Deliverance Blu-ray Review

Written by Steve Pattee

Blu-ray released by Warner Bros.

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Directed by John Boorman
Written by James Dickey
1972, Region A, 109 minutes, Rated R
Blu-ray released on June 26th, 2012

Starring:
John Voight as Ed
Burt Reynolds as Lewis
Ned Beatty as Bobby
Ronny Cox as Drew

Review:

There are two scenes in Deliverance that are so well known and are so engrained into pop culture that many people are familiar with them, even if they never saw the film. Simply mention "squeal like a pig" or sing (hum?) the first few bars of Dueling Banjos and images of the consequences of inbreeding and redneck rape are generally conjured.

It's both fortunate and unfortunate that Deliverance is more-or-less only remembered by the casual film viewer for these two moments. It's great for the obvious reason that the movie is such a part of cinematic history, but at the same time, those two scenes are so memorable they overshadow what is an otherwise terrific movie as a whole. Go on, ask a few friends who have seen the film to tell you anything about it outside of assraping and banjo playing. Chances are they won't remember much. So what does that say about the rest of the film? I don't know, I'm not smart enough to figure that out, although I will say it deserves the high regard it's held in. This isn't like Deep Blue Sea, where the only thing remembered about it is Sam Jackson's death (and rightfully so). This is goddamn Deliverance and it is much more than a hillbilly rape movie.

The story of Deliverance is shockingly simple for such a highly regarded movie. Four friends decide to canoe down the Cahulawassee River one last time before it's damned up and turned into a lake. Led by Lewis (Burt Reynolds in a very manly shirtless-except-for-a-skintight-vest ensemble), each of the four characters is quite believable. There's Ed (John Voight), the guy in the group who keeps his cool when the shit hits the fan. He's the one that you usually should listen to, but often don't, after you go and screw something up. The aforementioned Lewis is the stereotypical man's man and the friend you'll always want on your short list should you ever get stuck in the wild. Lewis goes fishing with a bow and arrow for crying out loud. Drew (Ronny Cox in his first film role) is the artist of the group, what with his handy guitar ready to play with the locals or sing a tune around the campfire. Rounding them out is Bobby (Neal Beatty in debut role, as well). Poor, poor Bobby. He's the guy that really shouldn't be there and feels like more of a tag-along, an outsider. He seems to admire and dislike Lewis all at once, but seems to be there to try fit in with the popular kids. Unfortunately, it is he that is the catalyst to the four's descent into hell.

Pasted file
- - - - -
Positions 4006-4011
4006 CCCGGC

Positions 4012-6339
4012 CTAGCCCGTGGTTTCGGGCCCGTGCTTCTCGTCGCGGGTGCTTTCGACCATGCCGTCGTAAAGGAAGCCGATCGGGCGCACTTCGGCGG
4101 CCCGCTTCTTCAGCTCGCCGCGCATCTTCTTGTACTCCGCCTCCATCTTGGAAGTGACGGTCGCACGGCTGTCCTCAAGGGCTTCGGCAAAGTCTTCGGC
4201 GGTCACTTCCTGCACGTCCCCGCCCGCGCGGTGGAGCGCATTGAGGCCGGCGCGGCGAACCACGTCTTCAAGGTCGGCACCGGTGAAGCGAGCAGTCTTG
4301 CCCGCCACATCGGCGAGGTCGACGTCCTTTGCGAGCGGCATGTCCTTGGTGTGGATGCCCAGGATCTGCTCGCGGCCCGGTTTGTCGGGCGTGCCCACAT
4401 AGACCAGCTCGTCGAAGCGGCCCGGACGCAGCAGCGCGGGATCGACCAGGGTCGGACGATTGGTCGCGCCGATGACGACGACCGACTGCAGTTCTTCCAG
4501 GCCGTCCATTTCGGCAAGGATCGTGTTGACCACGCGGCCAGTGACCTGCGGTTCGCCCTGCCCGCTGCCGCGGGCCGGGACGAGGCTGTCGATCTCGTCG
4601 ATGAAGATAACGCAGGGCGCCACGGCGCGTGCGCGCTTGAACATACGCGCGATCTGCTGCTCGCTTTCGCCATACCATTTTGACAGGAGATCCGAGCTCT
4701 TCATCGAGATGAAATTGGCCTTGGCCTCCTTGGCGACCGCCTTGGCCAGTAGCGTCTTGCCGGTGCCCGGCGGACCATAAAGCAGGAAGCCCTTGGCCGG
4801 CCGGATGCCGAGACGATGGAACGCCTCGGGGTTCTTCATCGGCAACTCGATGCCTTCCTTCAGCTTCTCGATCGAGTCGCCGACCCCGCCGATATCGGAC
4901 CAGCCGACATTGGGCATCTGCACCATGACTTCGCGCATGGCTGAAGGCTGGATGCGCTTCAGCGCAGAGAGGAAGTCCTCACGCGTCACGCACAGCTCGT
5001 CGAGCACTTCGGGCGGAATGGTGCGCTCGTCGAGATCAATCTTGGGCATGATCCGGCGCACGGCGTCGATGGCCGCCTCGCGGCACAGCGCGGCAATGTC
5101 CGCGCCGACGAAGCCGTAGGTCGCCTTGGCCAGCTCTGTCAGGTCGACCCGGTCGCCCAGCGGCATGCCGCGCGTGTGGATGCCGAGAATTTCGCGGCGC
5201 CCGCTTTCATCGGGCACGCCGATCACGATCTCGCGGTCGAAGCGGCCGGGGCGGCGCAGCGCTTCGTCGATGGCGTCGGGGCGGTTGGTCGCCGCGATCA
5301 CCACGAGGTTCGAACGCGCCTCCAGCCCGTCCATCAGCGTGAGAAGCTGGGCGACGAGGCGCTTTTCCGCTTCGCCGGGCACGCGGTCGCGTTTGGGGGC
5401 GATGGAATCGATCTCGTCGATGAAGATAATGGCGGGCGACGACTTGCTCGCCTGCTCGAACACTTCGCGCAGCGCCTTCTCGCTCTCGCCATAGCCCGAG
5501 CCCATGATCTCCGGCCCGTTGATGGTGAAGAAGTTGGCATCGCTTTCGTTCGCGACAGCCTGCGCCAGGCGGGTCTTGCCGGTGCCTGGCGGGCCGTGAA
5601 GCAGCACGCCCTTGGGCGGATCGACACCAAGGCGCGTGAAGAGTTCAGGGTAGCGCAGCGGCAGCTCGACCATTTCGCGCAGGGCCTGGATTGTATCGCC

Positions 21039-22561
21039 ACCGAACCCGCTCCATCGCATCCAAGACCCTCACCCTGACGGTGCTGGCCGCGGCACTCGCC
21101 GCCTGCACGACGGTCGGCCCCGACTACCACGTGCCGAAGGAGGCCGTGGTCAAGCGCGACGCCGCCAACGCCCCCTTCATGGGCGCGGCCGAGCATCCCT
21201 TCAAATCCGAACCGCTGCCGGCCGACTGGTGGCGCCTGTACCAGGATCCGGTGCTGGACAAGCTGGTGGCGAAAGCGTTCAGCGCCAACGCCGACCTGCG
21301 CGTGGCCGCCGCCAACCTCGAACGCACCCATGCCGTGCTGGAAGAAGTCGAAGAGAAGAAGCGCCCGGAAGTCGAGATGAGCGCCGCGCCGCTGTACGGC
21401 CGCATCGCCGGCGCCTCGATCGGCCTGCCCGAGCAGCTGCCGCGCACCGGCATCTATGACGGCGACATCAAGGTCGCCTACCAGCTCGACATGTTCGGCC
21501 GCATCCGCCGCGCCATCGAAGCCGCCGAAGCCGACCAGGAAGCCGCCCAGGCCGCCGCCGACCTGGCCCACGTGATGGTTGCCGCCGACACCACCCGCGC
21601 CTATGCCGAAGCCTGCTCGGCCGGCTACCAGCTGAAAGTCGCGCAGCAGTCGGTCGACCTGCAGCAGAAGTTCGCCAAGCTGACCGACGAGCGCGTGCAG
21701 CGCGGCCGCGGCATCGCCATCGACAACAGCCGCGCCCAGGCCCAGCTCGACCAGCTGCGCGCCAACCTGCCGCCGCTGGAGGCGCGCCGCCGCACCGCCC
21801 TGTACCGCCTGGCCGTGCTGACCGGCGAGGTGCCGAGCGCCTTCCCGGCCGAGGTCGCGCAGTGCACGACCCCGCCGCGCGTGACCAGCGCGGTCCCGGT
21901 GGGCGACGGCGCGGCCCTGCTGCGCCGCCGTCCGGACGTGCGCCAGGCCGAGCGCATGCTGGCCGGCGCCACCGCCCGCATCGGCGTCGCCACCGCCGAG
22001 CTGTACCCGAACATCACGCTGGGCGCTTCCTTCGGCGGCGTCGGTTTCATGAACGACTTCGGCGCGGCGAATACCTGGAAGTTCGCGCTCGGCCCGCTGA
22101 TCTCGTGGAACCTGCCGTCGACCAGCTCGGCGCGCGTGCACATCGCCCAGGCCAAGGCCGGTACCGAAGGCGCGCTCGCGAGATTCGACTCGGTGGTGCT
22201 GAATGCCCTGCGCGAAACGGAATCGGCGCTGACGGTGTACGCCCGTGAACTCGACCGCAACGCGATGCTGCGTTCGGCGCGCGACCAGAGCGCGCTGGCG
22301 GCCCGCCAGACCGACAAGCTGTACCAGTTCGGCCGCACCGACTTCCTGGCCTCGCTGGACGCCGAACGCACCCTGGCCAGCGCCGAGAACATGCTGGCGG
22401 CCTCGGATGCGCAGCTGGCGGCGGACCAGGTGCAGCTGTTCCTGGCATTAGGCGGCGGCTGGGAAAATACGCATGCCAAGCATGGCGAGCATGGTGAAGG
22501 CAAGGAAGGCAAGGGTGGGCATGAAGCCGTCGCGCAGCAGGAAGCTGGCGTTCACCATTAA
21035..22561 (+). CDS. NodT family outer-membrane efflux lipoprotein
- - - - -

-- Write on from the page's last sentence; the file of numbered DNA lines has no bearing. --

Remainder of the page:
Long story short: Four men go canoeing miles from civilization, Bobby's ass becomes a target for the local moonshine manufacturers, and the friends try to get back to the world with electricity and cars, leaving bodies in their wake.

Deliverance goes completely against the grain of what you'd expect from a movie like this. Once Bobby is raped, you'd assume that he would break down and Lewis would  become even more manlier and get them all to safety, kicking any ass that gets in his way, but that doesn't happen. Sure, Lewis saves Bobby (and Drew as well, who was next to be homecoming queen after his buddy's date was over) from possible death, but as the film goes on, Bobby actually becomes stronger. So does the rest of the group. The movie is an interesting exploration on how some people would react in a dire situation. But what makes it most interesting is any less of a budget or less popular actors or director, and this could have been dangerously close to being a grindhouse flick. At first glance it is a rape / revenge movie (and I keep wanting to point out the similarities between this and I Spit on Your Grave, but then this review would go on entirely too long). Yet, as much as I do love the 42nd Street cinema, this goes deeper than your standard grindhouse quickie of that era.